On June 1, 2023, negotiations between Democrats and Republicans in Congress resulted in a deal passed to raise the nation’s debt ceiling, which included a provision to codify the end of the pause on student loan interest and payments. Later that month, the Supreme Court ruled that the administration did not have the authority to attempt to either cancel or reduce student loan debt. 

According to FSA, paused payments during the COVID-19 relief measures are eligible for IDR plans. Temporary relief is also available in the form of requested deferment and loan forbearance. 

In response to the Supreme Court ruling prohibiting U.S. President Joe Biden’s efforts to alleviate student loan debt, his administration introduced an on-ramp transition period available to eligible borrowers whose loan repayments had been paused. The transition period prevents borrowers from having a delinquency reported to credit reporting agencies until Sept. 30, 2024, which alleviates the impact of missed, late or insufficient payments. 

Despite efforts to ease the financial burden endured by loan borrowers during the pandemic, Valarezo noted that the fiscal impact of COVID-19 continues to reverberate for many. 

“The economic effects of Covid-19 have not exactly subsided these past 3 years,” Valarezo said. “Most people are still extremely burdened with the immense loss of finances during the pandemic and now inflation has been in full effect and has affected New Yorkers tremendously as the already expensive city became terribly costly to live in.”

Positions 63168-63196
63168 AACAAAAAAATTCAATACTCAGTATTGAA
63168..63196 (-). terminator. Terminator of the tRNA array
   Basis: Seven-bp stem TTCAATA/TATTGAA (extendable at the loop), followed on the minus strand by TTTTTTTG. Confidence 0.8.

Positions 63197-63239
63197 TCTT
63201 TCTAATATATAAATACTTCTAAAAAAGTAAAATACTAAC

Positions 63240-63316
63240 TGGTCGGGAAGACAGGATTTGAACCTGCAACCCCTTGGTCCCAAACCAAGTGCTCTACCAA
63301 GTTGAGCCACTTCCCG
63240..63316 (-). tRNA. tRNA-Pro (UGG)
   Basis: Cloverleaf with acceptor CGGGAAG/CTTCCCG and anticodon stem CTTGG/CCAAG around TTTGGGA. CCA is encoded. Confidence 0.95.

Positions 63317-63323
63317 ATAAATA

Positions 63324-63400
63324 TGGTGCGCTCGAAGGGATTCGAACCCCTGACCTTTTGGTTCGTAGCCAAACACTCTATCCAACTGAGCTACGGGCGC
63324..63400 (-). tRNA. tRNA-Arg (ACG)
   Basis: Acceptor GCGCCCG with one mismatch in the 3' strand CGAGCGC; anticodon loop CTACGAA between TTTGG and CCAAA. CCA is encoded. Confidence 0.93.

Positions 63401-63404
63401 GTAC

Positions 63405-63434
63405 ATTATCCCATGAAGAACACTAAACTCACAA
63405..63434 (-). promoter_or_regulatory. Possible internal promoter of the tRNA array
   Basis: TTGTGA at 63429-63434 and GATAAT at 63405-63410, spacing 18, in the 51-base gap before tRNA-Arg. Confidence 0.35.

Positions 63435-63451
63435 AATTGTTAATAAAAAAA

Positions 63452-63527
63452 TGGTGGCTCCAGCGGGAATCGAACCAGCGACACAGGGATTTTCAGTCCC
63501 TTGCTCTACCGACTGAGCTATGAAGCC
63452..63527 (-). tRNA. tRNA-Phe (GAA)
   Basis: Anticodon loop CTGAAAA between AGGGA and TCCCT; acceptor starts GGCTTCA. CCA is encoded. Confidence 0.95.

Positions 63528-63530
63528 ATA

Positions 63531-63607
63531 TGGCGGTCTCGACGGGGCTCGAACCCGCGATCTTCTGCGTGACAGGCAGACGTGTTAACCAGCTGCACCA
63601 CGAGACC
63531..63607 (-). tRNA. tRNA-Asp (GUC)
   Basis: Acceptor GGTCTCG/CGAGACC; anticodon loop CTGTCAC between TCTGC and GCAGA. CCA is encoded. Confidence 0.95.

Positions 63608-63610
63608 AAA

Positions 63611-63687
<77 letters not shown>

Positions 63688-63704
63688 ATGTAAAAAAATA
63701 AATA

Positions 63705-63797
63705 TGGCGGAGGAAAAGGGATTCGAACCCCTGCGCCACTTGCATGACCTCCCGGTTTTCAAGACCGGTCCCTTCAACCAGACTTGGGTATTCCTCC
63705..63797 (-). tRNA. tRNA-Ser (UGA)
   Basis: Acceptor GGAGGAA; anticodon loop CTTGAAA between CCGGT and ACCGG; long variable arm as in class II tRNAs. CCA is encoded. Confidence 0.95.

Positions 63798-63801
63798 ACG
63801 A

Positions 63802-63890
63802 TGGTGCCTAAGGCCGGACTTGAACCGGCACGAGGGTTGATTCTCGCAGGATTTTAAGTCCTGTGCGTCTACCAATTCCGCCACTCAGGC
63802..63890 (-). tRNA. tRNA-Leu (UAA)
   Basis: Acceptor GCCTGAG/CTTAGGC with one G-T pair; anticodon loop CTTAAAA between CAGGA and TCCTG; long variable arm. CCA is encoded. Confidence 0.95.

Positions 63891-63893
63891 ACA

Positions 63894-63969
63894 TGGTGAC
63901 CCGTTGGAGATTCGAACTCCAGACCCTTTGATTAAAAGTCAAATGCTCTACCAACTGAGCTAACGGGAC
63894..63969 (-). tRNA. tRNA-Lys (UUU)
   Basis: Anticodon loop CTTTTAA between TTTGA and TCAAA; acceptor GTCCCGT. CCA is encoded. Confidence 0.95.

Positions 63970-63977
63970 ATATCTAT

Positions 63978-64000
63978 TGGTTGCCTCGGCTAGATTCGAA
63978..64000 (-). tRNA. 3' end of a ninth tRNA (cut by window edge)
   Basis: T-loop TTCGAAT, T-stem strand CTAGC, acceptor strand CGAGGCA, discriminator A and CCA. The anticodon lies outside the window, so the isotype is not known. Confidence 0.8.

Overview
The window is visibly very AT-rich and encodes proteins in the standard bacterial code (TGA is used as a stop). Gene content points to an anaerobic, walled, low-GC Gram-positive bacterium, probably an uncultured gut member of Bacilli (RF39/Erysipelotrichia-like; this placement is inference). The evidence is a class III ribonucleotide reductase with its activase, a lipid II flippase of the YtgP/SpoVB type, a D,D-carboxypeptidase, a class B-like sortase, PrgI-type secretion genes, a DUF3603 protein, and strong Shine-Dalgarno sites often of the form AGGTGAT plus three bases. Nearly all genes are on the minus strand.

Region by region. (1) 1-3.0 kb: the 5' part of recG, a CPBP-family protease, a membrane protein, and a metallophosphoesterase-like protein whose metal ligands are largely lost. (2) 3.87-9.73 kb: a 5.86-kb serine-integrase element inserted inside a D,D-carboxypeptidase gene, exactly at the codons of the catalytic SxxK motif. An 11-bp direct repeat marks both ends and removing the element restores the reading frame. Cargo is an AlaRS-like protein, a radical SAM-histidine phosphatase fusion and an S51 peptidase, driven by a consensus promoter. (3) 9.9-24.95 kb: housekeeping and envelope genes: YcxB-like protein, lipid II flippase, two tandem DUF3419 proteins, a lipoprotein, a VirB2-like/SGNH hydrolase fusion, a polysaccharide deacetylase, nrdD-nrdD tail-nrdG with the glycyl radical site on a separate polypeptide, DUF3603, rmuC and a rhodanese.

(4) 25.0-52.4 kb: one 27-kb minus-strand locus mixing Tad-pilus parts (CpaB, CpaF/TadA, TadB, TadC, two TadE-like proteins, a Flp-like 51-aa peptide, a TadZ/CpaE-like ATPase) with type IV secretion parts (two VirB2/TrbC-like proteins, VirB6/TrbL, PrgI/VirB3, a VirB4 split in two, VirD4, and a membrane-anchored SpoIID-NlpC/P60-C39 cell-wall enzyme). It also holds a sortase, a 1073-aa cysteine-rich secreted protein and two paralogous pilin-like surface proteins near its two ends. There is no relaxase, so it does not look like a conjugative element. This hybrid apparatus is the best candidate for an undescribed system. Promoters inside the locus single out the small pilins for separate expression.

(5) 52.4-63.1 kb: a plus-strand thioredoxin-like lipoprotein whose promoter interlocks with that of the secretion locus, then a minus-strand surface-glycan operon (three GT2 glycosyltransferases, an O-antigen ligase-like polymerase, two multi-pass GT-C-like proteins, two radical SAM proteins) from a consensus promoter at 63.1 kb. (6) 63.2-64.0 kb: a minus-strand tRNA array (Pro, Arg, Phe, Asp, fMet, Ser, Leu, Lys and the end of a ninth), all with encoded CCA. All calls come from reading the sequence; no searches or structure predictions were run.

Leave a Comment
About the Contributor
ALEXA VILLATORO, Former News Editor
Alexa Villatoro (she/her), FCLC ’24, is former news editor at The Observer. She was formerly a social media editor. She is an international studies major interested in how journalism connects and educates communities. Hailing from Seattle, she loves strolls in the rain to carefully curated Spotify playlists. If you can’t reach her, it’s because she is either napping, immersed in the morning news or spending time with family.

Comments (0)

The Observer reserves the right to remove any comments that contain any of the following: threats or harassment, hateful language and/or slurs, spam (including advertisements unrelated to the topic of a given post), and incoherent phrasing. See the Community Guidelines page under the About tab for more information. Please allow up to a few days for submitted comments to be approved.
All The Observer Picks Reader Picks Sort: Newest

Your email address will not be published. Required fields are marked *